An act of humility on their part triggered a flood of humility in me. I felt unworthy but strangely loved at the same time. I really can’t explain it.

Can you imagine what the disciples felt when the King of the Universe washed theirs?

Because of this, God raised him up to the heights of heaven and gave him a name that is above every other name, so that at the name of Jesus every knee will bow, in heaven and on earth and under the earth, and every tongue will confess that Jesus Christ is Lord, to the glory of God the Father. (Philippians 2:9-11 New Living Translation)


  1. Dave, you are so loved and respected. I am sending you a cyber hug! :D

    By the way, I didn't want to embarrass the people I was sitting with on Sunday (9/30/07) but when you said many churches are weird, hypocritical, etc... (not an exact quote) I wanted to stand up and cheer in agreement. You GO, Dave! :]

  2. I guess the foot washing is just an example of what Jesus was doing. I guess the servant evangelism is just like that which is why I always liked the outreaches. Its been awhile but am doing one soon. It did get me to be more giving to people to help them out instead of ignoring their problems. So thanks!

    As far as the churches are hypocrites, I guess that is a two way street. I do not think any pastor or leader is immune to those comments including vineyard. As long as we realize we are not perfect and trying our best and turning it over to God (defects of charactor) I think we will be ok. God wants us to try and succeed like Jesus. Just get back up and try again, but realize what was the problem before, I think thats all God wants from us on service to him.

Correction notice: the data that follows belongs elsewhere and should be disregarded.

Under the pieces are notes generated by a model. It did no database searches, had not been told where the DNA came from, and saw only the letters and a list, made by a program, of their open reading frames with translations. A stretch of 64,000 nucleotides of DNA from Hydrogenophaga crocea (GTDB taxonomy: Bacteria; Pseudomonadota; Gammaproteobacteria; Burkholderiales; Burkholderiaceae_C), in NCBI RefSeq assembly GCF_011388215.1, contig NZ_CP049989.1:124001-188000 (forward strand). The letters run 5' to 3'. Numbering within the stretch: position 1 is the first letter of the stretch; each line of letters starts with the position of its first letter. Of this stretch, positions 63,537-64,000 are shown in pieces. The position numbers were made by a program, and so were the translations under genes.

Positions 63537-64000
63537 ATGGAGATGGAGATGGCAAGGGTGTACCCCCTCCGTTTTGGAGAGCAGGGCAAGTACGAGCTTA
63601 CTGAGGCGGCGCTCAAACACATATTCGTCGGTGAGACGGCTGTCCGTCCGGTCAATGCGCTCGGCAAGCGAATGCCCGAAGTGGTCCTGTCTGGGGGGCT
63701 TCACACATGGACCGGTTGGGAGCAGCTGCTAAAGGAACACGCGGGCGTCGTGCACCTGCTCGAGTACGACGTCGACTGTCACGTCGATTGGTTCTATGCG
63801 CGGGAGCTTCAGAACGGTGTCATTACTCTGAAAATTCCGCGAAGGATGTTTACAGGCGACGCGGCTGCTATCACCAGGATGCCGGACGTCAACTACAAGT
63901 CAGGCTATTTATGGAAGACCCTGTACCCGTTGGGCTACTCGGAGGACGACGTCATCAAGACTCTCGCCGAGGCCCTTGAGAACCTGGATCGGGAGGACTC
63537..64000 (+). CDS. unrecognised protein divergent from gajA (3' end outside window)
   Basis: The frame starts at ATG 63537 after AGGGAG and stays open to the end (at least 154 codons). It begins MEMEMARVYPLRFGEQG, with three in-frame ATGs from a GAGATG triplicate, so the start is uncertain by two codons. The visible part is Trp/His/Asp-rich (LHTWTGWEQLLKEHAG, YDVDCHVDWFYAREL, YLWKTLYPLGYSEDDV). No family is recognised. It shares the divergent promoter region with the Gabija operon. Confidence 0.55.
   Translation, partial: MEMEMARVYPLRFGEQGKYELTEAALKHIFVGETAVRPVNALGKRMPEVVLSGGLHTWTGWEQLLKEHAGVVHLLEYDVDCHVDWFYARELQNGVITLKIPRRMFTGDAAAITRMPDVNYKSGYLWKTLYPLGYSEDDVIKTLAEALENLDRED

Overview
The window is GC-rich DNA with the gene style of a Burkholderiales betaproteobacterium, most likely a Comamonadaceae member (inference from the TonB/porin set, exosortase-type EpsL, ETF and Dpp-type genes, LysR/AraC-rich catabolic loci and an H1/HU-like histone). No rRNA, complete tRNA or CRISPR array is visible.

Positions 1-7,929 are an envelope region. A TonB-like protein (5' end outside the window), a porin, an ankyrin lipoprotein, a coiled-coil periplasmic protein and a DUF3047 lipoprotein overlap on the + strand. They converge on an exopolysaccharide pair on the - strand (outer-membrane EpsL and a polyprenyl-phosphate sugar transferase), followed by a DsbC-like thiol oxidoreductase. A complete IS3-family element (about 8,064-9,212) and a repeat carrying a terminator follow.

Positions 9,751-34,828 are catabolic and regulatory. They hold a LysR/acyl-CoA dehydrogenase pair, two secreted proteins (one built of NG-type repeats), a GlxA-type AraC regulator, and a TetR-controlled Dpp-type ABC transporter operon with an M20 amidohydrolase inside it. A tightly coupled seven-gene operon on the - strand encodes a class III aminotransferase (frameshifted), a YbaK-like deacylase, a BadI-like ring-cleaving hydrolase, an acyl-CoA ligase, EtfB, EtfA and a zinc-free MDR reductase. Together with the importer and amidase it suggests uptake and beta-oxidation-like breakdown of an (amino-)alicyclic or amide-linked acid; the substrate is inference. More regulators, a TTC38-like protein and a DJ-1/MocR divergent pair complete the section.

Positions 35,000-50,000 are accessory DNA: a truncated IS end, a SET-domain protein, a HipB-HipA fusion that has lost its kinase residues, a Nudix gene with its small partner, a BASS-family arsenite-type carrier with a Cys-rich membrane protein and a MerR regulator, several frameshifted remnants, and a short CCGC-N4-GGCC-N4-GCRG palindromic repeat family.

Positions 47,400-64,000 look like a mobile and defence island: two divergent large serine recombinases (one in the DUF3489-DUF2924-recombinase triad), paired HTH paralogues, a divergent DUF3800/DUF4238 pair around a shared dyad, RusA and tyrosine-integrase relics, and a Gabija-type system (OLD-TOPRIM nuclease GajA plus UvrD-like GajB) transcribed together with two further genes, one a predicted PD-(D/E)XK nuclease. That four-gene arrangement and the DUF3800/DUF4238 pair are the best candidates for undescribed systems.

3. I thought the foot washing story was really cool especially as we revisit our DNA. After all, over twenty years ago, when we got the idea to do our first servant evangelism car wash, it actually started as a prophetic picture during a time of intercessory prayer time as God was breaking our hearts for Cincinnati. We had already been doing a pretty good job of reaching the "poor" of the city with food runs, but God reminded us that there were other "poor" in our city--only their poverty didn't have anything to do with what was missing from their checking account. God told us to go find the poor in spirit and wash their feet. At first we were all nervous that he wanted us to open a free foot washing booth at Northgate mall. We were ready to do it, even though it seemed weird to those of us that were new to church and the bible when vision after vision developed further and showed us during the same prayer session that we could also serve Cincinnati by washing cars (the feet of this generation). I especially remember the image of Steve Sjogren as the Karate Kid: "Wax on wax off!"

    Now here we are full circle--still washing feet.


  4. I went on a retreat a few years back and we did a foot washing. I received a foot washing and also provided a foot washing to someone else. I can internalize why Jesus washed his disciples feet and can relate to the adoration Mary Magdaline had while washing Jesus' feet with her tears, hair and perfume. But when I experienced this personally I could not wait until it was over...I was undone. I would much rather hug someone, listen to them or buy them lunch.

    A pedicure is a different story....they can take all day!